CHICAGO, IL.- The Art Institute of Chicago
announced the appointment of Sylvain Bellenger as the Searle Chair and Curator of the museum's Department of Medieval through Modern European Painting and Sculpture. Bellenger, a French citizen, will assume his new responsibilities on October 1, 2012. This position was previously held by Douglas Druick, who became the Art Institute's President and Eloise W. Martin Director in August 2011. The Department of Medieval through Modern European Painting and Sculpture is the largest of the Art Institute's 11 curatorial groups, with a collection that includes the museum's renowned holdings of Impressionist and Post-Impressionist works; modern European masters such as Pablo Picasso, Henri Matisse, and Vasily Kandinsky; and earlier paintings by such artists as El Greco, Francisco José de Goya y Lucientes, and Giovanni Battista Tiepolo. Bellenger is currently Chief Curator of National Heritage at the Institut National d'Histoire de l'Art in Paris.
"Sylvain brings to the Art Institute an international reputation and a wide and varied range of experience and expertise--as a scholar, a curator, and an innovative administrator," said Douglas Druick, President and Eloise W. Martin Director of the museum. "Intellectually, his strengths complement those of the curators in place in the department, and I have every confidence that the department, already a leader among museums throughout the world in scholarly excellence, will become even stronger under his direction. I am very grateful to the senior curators in the department, Stephanie D'Alessandro, Gloria Groom, and Martha Wolff, for their stewardship during this transitional period, and I look forward to seeing the department flourish in the years to come."
"I first saw Chicago in the 1970s, when I visited the United States for the first time," said Bellenger. "It struck me then as the most modern city in the country, full of dynamism and a sense of adventure. That feeling has only increased with every visit since, as I have watched the city, particularly downtown Chicago, become one of the most dignified urban spaces in the United States. In the same way that I have seen Chicago develop, I have closely followed the evolution of the Art Institute, with its vibrant exhibition program and always-growing permanent collection. It is the opportunity of a lifetime for me to participate in and contribute to the growth of one of the finest museums in the world."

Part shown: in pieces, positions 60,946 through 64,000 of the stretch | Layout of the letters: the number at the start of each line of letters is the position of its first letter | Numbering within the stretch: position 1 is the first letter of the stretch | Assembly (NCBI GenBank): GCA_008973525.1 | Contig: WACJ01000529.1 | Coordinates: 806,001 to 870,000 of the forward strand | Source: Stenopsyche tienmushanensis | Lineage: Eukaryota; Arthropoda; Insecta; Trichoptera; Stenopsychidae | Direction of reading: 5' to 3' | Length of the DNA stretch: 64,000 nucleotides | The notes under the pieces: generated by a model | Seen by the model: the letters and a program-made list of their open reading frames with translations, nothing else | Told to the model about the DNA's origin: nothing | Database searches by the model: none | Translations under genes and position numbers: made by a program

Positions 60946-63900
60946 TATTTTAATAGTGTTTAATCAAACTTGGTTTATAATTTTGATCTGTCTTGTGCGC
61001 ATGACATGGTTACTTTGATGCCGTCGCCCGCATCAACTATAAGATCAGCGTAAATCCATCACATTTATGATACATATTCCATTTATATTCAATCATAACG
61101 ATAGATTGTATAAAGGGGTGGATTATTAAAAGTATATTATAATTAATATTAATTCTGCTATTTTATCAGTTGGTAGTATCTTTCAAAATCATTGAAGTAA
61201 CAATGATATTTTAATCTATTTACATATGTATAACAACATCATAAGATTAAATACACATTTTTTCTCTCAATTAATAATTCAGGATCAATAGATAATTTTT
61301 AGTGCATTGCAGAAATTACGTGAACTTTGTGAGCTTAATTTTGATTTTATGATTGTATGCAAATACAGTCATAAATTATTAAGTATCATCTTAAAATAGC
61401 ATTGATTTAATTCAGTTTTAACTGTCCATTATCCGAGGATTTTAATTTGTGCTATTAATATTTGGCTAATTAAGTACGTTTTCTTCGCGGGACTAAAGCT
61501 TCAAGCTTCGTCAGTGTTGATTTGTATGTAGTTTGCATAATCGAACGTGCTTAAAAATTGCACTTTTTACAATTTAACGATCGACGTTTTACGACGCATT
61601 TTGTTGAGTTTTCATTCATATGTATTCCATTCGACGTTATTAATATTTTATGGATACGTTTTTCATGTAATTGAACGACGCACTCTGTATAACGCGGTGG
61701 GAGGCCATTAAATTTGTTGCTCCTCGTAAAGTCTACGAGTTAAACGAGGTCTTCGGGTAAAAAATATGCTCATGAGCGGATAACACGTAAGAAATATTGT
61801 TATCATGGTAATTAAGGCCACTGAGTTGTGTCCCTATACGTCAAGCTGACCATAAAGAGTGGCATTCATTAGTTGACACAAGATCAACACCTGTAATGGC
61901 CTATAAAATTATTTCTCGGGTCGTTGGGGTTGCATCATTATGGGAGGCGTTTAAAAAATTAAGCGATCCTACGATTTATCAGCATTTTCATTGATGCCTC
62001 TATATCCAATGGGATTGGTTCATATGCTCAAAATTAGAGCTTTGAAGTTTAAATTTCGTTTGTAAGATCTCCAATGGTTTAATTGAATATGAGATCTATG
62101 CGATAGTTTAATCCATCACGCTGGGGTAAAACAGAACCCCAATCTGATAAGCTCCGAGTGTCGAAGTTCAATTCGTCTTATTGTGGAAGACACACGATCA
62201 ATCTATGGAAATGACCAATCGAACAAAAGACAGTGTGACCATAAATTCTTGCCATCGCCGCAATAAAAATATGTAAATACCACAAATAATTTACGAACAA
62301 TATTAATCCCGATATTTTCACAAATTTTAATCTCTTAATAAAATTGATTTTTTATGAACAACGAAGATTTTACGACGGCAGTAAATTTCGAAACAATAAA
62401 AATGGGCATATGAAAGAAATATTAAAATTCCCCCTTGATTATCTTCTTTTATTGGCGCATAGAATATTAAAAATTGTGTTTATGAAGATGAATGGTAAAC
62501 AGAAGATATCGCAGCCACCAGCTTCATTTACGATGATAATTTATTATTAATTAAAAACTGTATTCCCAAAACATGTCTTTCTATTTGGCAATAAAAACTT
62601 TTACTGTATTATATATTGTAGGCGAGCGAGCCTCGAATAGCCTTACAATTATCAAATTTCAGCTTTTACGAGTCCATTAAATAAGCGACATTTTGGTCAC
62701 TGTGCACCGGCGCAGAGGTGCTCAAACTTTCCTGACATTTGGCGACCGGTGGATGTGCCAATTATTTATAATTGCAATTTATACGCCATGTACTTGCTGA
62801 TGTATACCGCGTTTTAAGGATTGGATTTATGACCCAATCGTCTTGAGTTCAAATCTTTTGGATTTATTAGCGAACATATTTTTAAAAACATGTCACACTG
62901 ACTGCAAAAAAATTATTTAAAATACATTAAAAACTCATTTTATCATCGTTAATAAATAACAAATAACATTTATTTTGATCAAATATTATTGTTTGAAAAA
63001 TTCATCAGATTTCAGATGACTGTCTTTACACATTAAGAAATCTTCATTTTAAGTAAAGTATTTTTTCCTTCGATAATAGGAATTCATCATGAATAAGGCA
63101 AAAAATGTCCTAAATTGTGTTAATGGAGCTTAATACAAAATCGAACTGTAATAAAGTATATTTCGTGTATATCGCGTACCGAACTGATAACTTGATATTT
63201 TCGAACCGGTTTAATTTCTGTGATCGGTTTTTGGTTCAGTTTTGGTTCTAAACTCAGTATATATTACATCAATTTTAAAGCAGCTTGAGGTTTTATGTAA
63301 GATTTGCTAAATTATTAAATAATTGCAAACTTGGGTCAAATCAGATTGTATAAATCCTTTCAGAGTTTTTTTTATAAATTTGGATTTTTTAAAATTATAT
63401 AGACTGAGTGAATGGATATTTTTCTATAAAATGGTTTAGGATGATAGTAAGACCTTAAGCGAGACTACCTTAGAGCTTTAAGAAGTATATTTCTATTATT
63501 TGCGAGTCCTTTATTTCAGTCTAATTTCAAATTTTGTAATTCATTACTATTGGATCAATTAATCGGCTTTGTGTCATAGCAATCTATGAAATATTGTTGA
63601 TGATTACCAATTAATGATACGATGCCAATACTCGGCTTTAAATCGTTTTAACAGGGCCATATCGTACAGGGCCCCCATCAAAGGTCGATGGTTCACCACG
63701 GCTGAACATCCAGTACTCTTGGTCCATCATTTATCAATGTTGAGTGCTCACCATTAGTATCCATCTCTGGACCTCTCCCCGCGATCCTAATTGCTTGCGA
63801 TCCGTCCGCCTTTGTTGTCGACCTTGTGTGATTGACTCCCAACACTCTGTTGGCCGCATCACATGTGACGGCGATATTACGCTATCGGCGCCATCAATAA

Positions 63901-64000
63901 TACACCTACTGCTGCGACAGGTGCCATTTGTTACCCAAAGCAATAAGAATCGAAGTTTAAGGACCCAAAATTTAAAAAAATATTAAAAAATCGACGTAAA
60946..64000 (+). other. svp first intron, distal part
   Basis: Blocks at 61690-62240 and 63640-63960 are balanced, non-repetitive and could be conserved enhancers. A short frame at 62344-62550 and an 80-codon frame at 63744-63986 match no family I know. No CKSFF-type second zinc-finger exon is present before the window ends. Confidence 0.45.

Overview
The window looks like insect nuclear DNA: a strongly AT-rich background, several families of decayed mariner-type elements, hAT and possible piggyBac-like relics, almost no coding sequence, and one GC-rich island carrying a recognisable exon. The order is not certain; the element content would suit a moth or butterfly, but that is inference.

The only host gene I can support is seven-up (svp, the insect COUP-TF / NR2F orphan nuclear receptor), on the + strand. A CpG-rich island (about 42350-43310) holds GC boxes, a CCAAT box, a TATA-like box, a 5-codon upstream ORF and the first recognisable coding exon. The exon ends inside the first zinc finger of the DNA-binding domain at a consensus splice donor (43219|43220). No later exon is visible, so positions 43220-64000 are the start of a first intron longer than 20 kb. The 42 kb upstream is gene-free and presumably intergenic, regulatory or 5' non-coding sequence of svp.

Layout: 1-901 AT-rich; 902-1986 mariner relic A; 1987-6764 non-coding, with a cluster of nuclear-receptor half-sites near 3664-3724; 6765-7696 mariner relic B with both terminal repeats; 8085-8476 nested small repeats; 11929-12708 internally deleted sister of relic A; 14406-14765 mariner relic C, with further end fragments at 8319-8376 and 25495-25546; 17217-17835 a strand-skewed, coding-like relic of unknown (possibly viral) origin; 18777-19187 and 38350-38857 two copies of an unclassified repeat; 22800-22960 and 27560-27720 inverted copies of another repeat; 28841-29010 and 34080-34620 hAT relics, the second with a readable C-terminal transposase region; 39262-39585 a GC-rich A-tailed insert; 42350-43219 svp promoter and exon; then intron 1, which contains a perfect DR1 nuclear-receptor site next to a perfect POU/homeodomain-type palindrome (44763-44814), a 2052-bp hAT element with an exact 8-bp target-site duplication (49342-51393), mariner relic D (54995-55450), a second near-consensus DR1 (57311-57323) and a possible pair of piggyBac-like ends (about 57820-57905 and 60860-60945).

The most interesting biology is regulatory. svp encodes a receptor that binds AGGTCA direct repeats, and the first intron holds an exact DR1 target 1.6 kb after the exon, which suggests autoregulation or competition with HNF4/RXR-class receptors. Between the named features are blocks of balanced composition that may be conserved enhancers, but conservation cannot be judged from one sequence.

Prior to Bellenger's appointment at the Institut National d'Histoire de l'Art in 2005, he served for six years as the Paul Vignos and Edith Ingalls Curator of European Sculpture and Paintings at the Cleveland Museum of Art, where he was also the head of the Department of European and American Art 1500-1950. There he was responsible for many significant acquisitions, particularly in French, Italian, and American paintings and sculpture from the early 17th century to the early 20th century. From 1992 to 1999, he was the director and chief curator of the Château and Museums of Blois, France, and from 1987 to 1991 the director of the Museums of Montargis.
Bellenger is widely respected as a scholar with a broad range of interests, including decorative arts, Beaux-Arts architecture, and Baroque, Neoclassical, and Romantic painting and sculpture. The curator of more than a dozen exhibitions, he is perhaps best known for his work on the early Romantic French painter Anne-Louis Girodet. He is currently curating the first exhibition ever devoted to the French sculptor Félicie de Fauveau (1801-1886), opening at the Musée d'Orsay in 2013, which promises to be a milestone in the history of French art. He is additionally the author of numerous exhibition catalogues, books, and articles, including Girodet 1767-1824 (2005); Paris 1837: Views of Some Monuments in Paris Completed During the Reign of Louis-Philippe (1999); and Charles-Niçaise Perrin: Un Peintre sous la Révolution (1989). His Félix Duban: Les Couleurs de l'Architecte (1996) was awarded the Architectural Book Prize from the Académie d'Architecture and the Prix Jean-Jacques Berger Prize from the Académie Française and is considered instrumental in the ongoing restoration of the Louvre and the École Nationale des Beaux-Arts in Paris.
Educated at the University of Paris X-Nanterre, the University of Paris IV-Sorbonne, and the École du Louvre, Bellenger is a pioneer among French museum directors for his innovations in community development, conservation initiatives, and interpretation and education. He has additionally been focused on achieving greater scholarly and public access to collection research among French museums, including, in his current position, the digitization of French artists' correspondence and a new model of access to the resources of the Institut National d'Histoire de l'Art.
Bellenger has received numerous professional honors and awards and is the only French curator ever to be awarded a Samuel H. Kress Fellowship at the Center for Advanced Studies in the Visual Arts from the National Gallery of Art. In 2002 he became a Chevalier des Arts et des Lettres de la République Française and, in 2006, a Chevalier de la Légion d'Honneur in recognition of his work on Girodet and his contributions to the history of French art.